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Can't Buy a Thrill

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Album Review

Walter Becker and Donald Fagen were remarkable craftsmen from the start, as Steely Dan's debut, Can't Buy a Thrill, illustrates. Each song is tightly constructed, with interlocking chords and gracefully interwoven melodies, buoyed by clever, cryptic lyrics. All of these are hallmarks of Steely Dan's signature sound, but what is most remarkable about the record is the way it differs from their later albums. Of course, one of the most notable differences is the presence of vocalist David Palmer, a professional blue-eyed soul vocalist who oversings the handful of tracks where he takes the lead. Palmer's very presence signals the one major flaw with the album — in an attempt to appeal to a wide audience, Becker and Fagen tempered their wildest impulses with mainstream pop techniques. Consequently, there are very few of the jazz flourishes that came to distinguish their albums — the breakthrough single, "Do It Again," does work an impressively tight Latin jazz beat, and "Reelin' in the Years" has jazzy guitar solos and harmonies — and the production is overly polished, conforming to all the conventions of early-'70s radio. Of course, that gives these decidedly twisted songs a subversive edge, but compositionally, these aren't as innovative as their later work. Even so, the best moments ("Dirty Work," "Kings," "Midnight Cruiser," "Turn That Heartbeat Over Again") are wonderful pop songs that subvert traditional conventions and more than foreshadow the paths Steely Dan would later take.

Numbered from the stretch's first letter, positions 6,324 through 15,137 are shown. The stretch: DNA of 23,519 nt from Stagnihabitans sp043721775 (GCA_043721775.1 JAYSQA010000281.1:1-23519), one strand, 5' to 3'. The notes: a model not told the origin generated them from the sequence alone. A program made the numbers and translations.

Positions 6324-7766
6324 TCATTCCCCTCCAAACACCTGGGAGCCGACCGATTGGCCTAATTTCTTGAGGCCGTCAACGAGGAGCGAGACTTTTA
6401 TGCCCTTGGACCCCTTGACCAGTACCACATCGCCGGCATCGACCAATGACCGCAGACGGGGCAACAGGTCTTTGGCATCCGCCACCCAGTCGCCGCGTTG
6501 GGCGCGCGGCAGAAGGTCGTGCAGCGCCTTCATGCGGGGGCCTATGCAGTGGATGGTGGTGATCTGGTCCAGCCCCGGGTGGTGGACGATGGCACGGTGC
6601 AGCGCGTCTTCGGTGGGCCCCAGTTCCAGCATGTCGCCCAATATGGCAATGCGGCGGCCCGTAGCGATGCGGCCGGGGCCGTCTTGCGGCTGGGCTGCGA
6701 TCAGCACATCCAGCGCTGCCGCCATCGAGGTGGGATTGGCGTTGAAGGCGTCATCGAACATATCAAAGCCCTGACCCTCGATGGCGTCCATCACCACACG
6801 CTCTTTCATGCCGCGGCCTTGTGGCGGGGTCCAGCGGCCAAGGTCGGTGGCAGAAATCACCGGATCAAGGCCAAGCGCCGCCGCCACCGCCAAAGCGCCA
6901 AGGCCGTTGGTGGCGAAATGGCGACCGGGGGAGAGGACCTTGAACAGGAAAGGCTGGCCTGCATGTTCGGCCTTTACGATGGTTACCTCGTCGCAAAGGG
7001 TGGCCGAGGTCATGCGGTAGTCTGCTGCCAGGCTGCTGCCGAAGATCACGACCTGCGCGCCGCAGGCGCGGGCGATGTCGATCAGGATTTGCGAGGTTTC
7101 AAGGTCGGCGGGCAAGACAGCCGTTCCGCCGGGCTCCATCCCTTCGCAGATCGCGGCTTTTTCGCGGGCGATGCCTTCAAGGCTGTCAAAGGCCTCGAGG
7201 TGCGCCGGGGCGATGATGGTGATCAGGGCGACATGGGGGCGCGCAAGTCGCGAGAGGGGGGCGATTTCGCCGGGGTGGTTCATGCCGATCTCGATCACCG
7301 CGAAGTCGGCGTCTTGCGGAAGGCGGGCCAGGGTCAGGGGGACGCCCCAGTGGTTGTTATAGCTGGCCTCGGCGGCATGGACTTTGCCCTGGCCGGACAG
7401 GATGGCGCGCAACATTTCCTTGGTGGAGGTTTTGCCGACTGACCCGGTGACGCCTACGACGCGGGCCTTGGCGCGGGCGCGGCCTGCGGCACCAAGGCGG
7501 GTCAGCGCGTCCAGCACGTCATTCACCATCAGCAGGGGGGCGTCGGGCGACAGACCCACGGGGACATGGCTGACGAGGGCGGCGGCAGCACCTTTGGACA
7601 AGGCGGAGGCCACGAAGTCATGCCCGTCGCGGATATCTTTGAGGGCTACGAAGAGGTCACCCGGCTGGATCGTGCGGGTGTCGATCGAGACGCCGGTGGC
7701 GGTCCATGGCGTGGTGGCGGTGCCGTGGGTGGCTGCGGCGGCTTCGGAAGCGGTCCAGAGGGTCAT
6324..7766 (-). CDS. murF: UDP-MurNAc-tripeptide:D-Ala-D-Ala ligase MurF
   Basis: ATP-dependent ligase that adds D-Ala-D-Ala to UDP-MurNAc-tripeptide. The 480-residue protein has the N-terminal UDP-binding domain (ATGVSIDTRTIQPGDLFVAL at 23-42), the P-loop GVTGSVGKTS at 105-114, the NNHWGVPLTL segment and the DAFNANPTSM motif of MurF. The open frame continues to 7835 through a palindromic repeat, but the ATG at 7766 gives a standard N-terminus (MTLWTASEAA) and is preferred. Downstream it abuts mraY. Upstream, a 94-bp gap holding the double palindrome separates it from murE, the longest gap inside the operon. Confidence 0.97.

Customer Reviews

One of the best debut albums

What can I say? The album begins with one of the coolest riffs in popular music. I have no idea what they're singing about in "Do It Again," but it doesn't matter. Then we're treated to "Dirty Work," which has one of the most melodic choruses I have ever heard. And then there's "Reelin' in the Years," which features a great set of duelling guitar solos and harmonies.

Superlatives and hyperbole abound in this review, but it is sincere. This is a great album. It does, however, sound better in CD format than MP3, so do yourself a favour and pick it up. You won't regret it!


Formed: 1972 in Los Angeles, CA

Genre: Rock

Years Active: '70s, '80s, '90s, '00s, '10s

Most rock & roll bands are a tightly wound unit that developed their music through years of playing in garages and clubs around their hometown. Steely Dan never subscribed to that aesthetic. As the vehicle for the songwriting of Walter Becker and Donald Fagen, Steely Dan defied all rock & roll conventions. Becker and Fagen never truly enjoyed rock -- with their ironic humor and cryptic lyrics, their eclectic body of work shows some debt to Bob Dylan -- preferring jazz, traditional pop, blues, and...
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